In today’s edition of Ask Andy, two questions about two different reality competitions: A question about the filming schedule for Top Chef’s version of Redemption Island, Last Chance Kitchen, and a question about Survivor why players need flint to light fires at camp once they have a lit torch.
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When and how is Last Chance Kitchen filmed? Is it immediately after a chef get eliminated? The potato challenge was incredibly specific and thought out after Sam got the boot. What’s the time frame? —Matt
I’ve had this same question while watching Last Chance Kitchen, which I referred to as Top Chef’s version of Redemption Island back when it premiered in as part of season 9.
Since then, it’s morphed and changed.
Most significantly, the winner of LCK initially rejoined the competition toward the end of the season. But as of season 15, Top Chef: Colorado, one of the eliminated chefs rejoins mid-season, while another wins their way back in toward the end of the competition.
Last Chance Kitchen has also been used to give chefs from previous seasons a chance to win their way into the current season, which I’m glad has gone away, because I thought that contributed to Last Chance Kitchen spiraling out of control.
At the start of Top Chef Houston episode 6, Ashleigh Shanti rejoined the competition, having defeated Leia, who won the first three. As you mention, the challenges are often tailored to give the eliminated chef a chance at redemption for the mistake that led them to pack their knives and go.
So how and when are Last Chance Kitchen episodes filmed?
First, Last Chance Kitchen uses the regular Top Chef kitchen, but the lighting is different, dimmer and more dramatic. Our perspective on the kitchen is also different, though that’s a little more obvious this season, thanks to the very distinctive HOUSTON doors and windows which are behind the eliminated contestants as they cook.
For the schedule, a Bravo spokesperson told me this: “We film Last Chance Kitchen in batches in between the regular episodes.”
Those batches mean that the competitors are filming back-to-back challenges, which makes streaks like Leia’s even more impressive. It also means they’re not being filmed immediately after an episode, giving the producers of Last Chance Kitchen time to construct those challenges.
Top Chef Kentucky contestant Brother Luck—who joined the competition in episode six after winning in LCK, and then was immediately eliminated—told Parade’s Mike Bloom that all five of his Last Chance Kitchen episodes filmed on the same day. Here’s the exchange:
On that note, you went from cooking a three-course meal right into the Elimination Challenge. Do you feel fatigue may have contributed to your ultimate loss?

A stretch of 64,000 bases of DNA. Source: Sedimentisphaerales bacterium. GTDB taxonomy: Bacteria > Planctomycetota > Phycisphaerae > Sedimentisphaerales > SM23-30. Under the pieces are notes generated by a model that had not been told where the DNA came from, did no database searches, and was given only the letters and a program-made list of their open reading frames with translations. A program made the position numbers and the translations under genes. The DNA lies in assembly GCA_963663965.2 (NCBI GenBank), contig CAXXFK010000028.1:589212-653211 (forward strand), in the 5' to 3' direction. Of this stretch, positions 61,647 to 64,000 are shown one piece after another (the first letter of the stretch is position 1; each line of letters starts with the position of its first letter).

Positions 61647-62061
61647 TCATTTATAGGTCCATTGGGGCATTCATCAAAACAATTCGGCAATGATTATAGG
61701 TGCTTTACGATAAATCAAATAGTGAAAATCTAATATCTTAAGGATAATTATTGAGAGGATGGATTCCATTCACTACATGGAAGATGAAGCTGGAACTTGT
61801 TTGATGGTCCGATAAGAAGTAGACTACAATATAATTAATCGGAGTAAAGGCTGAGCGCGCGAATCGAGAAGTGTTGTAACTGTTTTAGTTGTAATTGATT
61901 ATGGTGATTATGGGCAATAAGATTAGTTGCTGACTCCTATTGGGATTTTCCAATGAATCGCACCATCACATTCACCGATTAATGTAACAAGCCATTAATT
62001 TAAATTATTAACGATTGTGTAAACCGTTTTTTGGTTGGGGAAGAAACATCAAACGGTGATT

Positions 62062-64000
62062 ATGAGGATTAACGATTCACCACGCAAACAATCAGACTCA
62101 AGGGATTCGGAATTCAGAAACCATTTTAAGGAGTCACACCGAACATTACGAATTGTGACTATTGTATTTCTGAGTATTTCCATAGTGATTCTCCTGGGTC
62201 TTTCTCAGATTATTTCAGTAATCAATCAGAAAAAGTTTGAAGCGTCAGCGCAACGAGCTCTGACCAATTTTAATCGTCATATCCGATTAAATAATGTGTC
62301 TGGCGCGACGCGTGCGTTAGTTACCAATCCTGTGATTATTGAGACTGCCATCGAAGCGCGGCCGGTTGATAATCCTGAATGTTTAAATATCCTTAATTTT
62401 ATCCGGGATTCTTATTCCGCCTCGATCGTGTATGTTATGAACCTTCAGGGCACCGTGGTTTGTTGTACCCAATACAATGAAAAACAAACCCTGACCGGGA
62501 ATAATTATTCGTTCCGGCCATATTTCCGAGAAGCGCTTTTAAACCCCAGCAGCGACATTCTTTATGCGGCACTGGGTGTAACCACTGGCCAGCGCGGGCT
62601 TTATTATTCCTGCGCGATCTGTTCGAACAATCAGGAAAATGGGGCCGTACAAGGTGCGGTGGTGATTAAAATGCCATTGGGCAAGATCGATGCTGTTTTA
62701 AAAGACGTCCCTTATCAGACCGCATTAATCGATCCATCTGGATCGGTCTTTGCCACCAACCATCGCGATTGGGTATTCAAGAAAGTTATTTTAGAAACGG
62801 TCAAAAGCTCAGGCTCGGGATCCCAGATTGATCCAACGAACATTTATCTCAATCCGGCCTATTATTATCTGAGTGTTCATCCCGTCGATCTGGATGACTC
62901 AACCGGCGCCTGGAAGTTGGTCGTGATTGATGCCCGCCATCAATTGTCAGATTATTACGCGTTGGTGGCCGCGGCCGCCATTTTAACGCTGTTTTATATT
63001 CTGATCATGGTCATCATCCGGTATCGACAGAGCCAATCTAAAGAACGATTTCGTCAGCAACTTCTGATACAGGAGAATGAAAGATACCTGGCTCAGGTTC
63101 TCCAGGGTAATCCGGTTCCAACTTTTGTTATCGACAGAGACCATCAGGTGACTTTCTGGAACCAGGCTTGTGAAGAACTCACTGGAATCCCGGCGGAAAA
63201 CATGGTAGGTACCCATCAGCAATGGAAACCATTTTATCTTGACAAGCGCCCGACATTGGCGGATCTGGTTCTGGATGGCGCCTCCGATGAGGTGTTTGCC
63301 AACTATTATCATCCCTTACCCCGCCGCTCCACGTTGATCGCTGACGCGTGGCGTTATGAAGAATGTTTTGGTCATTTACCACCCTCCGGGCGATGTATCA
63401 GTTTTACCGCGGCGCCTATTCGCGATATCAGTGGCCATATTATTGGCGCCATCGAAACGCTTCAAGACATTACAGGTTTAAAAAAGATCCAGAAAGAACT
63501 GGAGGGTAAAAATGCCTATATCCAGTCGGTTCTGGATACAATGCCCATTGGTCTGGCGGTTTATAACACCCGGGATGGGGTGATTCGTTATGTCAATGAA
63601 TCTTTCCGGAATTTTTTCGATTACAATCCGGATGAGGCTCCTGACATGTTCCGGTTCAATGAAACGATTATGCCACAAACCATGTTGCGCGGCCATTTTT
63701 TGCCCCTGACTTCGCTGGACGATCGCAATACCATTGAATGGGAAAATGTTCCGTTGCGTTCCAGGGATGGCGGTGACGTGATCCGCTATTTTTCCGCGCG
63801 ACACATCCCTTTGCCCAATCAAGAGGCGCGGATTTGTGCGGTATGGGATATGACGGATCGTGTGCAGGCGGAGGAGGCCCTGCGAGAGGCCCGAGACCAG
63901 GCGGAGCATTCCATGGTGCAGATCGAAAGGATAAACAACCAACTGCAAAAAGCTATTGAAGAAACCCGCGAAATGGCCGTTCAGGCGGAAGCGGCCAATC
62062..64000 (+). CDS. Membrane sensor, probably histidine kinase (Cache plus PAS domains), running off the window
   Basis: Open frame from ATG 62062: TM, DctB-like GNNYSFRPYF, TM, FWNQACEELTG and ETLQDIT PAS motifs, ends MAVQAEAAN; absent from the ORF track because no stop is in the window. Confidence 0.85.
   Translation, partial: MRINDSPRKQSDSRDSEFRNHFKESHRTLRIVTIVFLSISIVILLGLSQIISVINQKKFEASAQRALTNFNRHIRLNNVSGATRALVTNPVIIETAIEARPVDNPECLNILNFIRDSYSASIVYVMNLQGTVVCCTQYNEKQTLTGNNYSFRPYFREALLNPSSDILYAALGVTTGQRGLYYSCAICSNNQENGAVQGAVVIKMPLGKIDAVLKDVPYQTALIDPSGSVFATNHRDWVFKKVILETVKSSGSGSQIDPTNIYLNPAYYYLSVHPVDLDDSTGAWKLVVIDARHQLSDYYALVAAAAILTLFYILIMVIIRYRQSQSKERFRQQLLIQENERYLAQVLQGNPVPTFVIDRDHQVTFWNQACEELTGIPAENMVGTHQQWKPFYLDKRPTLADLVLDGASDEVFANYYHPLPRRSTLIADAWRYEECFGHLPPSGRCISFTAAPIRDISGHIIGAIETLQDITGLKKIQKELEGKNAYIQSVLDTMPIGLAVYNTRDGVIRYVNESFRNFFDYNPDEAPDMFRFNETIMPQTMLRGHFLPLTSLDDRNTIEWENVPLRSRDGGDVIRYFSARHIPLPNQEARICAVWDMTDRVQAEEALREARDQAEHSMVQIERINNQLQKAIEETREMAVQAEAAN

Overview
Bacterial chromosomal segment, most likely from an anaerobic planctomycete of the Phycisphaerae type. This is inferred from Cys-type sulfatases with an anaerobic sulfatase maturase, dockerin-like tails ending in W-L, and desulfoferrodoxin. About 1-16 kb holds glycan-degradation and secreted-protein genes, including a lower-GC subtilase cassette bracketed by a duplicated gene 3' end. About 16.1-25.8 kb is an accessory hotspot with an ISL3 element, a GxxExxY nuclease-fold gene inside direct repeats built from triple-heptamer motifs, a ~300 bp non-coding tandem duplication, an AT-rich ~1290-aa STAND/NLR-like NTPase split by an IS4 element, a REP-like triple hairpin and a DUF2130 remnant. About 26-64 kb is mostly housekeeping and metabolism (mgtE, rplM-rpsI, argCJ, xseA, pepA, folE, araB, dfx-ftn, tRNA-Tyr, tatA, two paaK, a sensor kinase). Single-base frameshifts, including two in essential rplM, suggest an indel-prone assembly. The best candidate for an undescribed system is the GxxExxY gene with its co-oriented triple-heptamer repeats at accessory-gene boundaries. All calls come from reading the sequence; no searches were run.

It was actually a full day of filming 5 Last Chance Kitchen episodes consecutively, a three-course finale, the Whole Foods Shop and prep, and then elimination day. That was one of the hardest 72-hour stretches I’ve ever put myself through and felt totally incoherent by the end. Who knows if I would have made a better decision with a little rest?
Five back-to-back challenges in one day is a lot! Never mind then jumping right into an elimination challenge.
Top Chef Houston itself filmed 12 episodes in five weeks in Houston, which is just under three days per episode. And the Last Chance Kitchen episodes were included in that.
At the start of LCK’s sixth episode, after Ashleigh returned, Sarah remained in Last Chance Kitchen, but none of the previously eliminated chefs were there as an audience, suggesting to me that this was the start of a new batch of episodes.
Why don’t Survivors use their torches to light their fire?
If everyone comes back from tribal council carrying their lit torch, why do they even need to worry about flint? Can’t they just start a fire with a lit torch? —Scott
Alas, no. The Survivor players don’t actually return to camp with lit torches.
While their torches stay at camp with them, they carry unlit torches to Tribal Council, and the torches are lit right before the tribe enters the Tribal Council set.
There’s a considerable amount of down time before Tribal Council begins; the players individually see medical staff, and also get lavalier microphones, which are concealed in their clothing.
Likewise, the torches are put out off-camera once the tribe leaves. So it’s not just the person who’s voted off who has their torch snuffed!
There’s a very practical reason for this: Unlike in Survivor: Borneo, when players actually hiked across the island to the Tribal Council set, players are now transported, sometimes over significant distance, between their camp and other locations.
In Fiji, the players are transported by boat; in land-locked seasons, which now seem like a thing of the distant past, the show uses vans with blacked-out windows. Neither mode of transportation would allow players to carry lit torches with them.
Andrew Torrens, an Australian Survivor player, commented on Reddit that the process is similar for that version of the show, too:
After your first tribal where you light it in the fire, the torches come with you to tribal and are lit while you’re in the holding area getting mic’d up and waiting forever, then they give you a lit torch to take into the tribal set. Once done at tribal you walk out with the lit torch, place it in the same area you picked it up when it was lit, go back to the holding area then the unlit torches go back to camp with you.
Basically, the torch is a symbolic prop for Tribal Council only, and thus the flint is very important!